Under-pressure Polish prime minister talks tough on Europe

Donald Tusk has warned EU leaders to deliver practical solutions to urgent problems

Polish prime minister Donald Tusk: criticised those who want to reduce Europe to “an exclusive club”. Photograph: Johannes Eisele/Reuters

Polish prime minister Donald Tusk: criticised those who want to reduce Europe to “an exclusive club”. Photograph: Johannes Eisele/Reuters

Fri, Jul 12, 2013, 01:00


Polish prime minister Donald Tusk has warned EU leaders to set aside their dreams of a utopian Europe and instead deliver practical solutions to urgent problems.

Mr Tusk’s remarks to an audience in Warsaw yesterday, including European Commission president José Manuel Barroso, come amid growing challenges to his authority at home after seven years in power. The EU was a place of “peace and compromise” for many, said Mr Tusk, but one “where solidarity is an oft-stated if less-often practised principle”.

“Some want the big leap . . . to create quickly a unified European state . . . their good intentions . . . could lead to Europeans turning away for good from the European idea,” he said.


‘Exclusive club’
Mr Tusk also criticised those who want to reduce Europe to “an exclusive club” – an apparent nod to euro zone members. He called on EU citizens to “take responsibility for the Europe that we know, not the one we dream of”.

Mr Tusk’s remarks come days after he said Poles were unlikely to swap the zloty for the euro before the decade’s end – five months after a proposing a referendum on the matter. Some in Warsaw have attributed his tough talking on Europe as a reaction to domestic political difficulties.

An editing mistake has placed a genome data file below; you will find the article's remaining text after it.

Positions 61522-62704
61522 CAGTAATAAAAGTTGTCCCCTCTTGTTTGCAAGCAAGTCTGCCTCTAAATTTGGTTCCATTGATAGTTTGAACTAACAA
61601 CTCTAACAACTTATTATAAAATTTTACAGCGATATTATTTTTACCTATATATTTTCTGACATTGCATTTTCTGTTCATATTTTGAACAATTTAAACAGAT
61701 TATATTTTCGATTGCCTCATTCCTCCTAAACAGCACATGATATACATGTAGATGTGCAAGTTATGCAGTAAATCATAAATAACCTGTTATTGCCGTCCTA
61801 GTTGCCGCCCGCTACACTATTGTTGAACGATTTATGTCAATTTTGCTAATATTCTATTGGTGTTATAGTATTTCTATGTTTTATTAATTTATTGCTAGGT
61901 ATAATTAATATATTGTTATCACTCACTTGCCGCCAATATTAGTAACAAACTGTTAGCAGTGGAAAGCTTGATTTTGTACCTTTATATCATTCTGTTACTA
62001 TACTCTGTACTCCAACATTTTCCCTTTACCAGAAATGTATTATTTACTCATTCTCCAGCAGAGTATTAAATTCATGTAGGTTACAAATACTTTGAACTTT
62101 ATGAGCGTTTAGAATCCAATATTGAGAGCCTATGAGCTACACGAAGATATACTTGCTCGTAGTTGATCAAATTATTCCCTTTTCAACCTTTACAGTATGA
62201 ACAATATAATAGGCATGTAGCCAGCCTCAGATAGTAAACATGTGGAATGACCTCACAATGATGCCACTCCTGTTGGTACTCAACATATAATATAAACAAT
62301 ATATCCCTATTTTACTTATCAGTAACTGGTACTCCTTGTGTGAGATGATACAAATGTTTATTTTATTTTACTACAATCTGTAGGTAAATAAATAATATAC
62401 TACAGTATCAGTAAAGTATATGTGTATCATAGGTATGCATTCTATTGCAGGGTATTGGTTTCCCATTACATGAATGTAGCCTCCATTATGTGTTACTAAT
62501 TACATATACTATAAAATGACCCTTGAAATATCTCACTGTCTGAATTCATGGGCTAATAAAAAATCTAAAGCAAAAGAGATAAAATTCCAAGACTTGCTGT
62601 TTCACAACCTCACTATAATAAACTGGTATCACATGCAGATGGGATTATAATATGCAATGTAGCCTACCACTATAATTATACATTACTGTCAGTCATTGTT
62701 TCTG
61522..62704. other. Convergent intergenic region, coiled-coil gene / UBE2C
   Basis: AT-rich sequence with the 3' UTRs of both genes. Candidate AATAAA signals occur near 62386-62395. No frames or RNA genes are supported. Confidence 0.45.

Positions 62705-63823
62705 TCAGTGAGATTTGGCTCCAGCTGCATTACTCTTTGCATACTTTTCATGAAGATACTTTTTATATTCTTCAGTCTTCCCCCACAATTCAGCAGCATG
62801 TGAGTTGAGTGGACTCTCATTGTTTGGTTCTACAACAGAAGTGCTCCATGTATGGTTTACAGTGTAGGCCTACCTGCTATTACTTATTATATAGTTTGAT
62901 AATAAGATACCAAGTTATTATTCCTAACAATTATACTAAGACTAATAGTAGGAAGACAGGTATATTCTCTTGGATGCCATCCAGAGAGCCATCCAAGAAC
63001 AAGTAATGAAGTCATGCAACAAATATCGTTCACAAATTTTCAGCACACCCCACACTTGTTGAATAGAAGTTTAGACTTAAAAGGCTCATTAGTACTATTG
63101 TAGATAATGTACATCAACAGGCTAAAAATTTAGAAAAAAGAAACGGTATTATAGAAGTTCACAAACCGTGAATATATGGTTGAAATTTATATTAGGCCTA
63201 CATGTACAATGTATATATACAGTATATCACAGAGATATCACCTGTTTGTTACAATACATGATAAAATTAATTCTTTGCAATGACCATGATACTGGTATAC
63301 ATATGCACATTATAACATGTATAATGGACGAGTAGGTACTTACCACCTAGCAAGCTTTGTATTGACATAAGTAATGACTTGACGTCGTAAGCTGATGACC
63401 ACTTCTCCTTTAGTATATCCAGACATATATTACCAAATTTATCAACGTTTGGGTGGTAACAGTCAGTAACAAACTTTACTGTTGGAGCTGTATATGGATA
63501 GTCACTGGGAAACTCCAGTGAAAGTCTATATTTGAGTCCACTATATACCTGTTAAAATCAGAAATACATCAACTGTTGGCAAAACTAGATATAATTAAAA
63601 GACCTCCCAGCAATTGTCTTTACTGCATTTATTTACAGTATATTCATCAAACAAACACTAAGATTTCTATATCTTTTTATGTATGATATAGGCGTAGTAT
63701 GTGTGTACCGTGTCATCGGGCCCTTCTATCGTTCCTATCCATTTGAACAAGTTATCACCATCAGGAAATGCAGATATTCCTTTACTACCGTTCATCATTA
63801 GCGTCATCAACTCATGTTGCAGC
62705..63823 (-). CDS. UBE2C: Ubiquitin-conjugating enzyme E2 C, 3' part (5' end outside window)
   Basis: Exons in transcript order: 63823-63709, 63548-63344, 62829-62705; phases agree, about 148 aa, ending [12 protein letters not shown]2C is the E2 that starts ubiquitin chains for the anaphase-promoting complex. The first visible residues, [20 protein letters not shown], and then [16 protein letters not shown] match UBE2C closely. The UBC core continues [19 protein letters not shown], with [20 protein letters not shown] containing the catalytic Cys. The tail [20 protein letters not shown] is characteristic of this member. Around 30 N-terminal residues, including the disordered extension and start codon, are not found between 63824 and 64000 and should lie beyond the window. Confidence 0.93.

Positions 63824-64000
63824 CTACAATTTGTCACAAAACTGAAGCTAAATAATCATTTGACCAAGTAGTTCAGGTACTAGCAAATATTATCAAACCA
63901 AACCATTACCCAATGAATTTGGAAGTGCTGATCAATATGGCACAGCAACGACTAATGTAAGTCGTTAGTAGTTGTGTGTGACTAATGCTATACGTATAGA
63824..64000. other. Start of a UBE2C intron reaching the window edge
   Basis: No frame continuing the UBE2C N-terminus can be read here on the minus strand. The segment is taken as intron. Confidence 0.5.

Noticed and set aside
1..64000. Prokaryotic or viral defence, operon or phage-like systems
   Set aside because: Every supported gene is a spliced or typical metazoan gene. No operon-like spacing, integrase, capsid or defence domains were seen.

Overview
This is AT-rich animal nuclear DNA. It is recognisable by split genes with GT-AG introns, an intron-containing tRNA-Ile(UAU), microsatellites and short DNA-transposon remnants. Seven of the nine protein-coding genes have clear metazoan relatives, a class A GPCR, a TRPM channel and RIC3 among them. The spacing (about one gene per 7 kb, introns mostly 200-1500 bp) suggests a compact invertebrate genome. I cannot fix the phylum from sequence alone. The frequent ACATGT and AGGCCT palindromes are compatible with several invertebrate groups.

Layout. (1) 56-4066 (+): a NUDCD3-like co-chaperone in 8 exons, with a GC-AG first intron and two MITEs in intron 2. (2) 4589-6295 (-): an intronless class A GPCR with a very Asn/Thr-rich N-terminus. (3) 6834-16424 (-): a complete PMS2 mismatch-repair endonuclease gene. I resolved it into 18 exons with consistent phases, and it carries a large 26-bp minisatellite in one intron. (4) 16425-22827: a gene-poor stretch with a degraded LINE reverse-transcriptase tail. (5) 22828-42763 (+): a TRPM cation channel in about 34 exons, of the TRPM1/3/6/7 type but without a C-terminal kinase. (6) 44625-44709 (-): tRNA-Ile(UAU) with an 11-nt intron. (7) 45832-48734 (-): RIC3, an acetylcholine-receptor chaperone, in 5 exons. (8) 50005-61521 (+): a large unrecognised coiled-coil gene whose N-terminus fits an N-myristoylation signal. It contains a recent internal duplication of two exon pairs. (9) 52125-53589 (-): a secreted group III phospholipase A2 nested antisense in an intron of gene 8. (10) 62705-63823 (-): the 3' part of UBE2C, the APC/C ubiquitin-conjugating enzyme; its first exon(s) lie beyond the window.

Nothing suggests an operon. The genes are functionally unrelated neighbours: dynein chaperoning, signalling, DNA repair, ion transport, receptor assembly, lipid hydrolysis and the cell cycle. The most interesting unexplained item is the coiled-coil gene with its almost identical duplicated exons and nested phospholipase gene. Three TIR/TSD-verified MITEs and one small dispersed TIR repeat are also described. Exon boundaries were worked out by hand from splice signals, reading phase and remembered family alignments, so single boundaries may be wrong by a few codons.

After seven years of pragmatic political, and opinion poll, leadership, Mr Tusk’s ruling centrist Civic Platform (PO) has fallen behind the opposition Law and Justice (PiS) party of Jaroslaw Kaczysnki.

Unrest is palpable in the PO and a leading party conservative, Jaroslaw Gowin, is to challenge the more liberal Mr Tusk for the party leadership and premiership. The result of that struggle is not due for several weeks, but already a poll of party rank-and-file gave Mr Gowin – fired as justice minister in April by Mr Tusk – an eight-point lead.

After a decade with Mr Tusk as party leader, PO conservatives say a leadership change is an essential part of regaining ground over PiS.

Already PO deputy leader Hanna Gronkiewicz-Waltz is facing a referendum to remove her as mayor of Warsaw. What is ostensibly a vote about serious infrastructural problems in the Polish capital is, the mayor claims, an attempt to undermine Mr Tusk, a close ally.

Two other PO mayors have been toppled in recent weeks.

Officially Mr Tusk, Poland’s only post-1989 leader to be re-elected, does not face election for a third term until 2015. He has dismissed the idea of succeeding Mr Barroso in the European Commission next year.

However, his speech in Warsaw had the distinct air of a job application.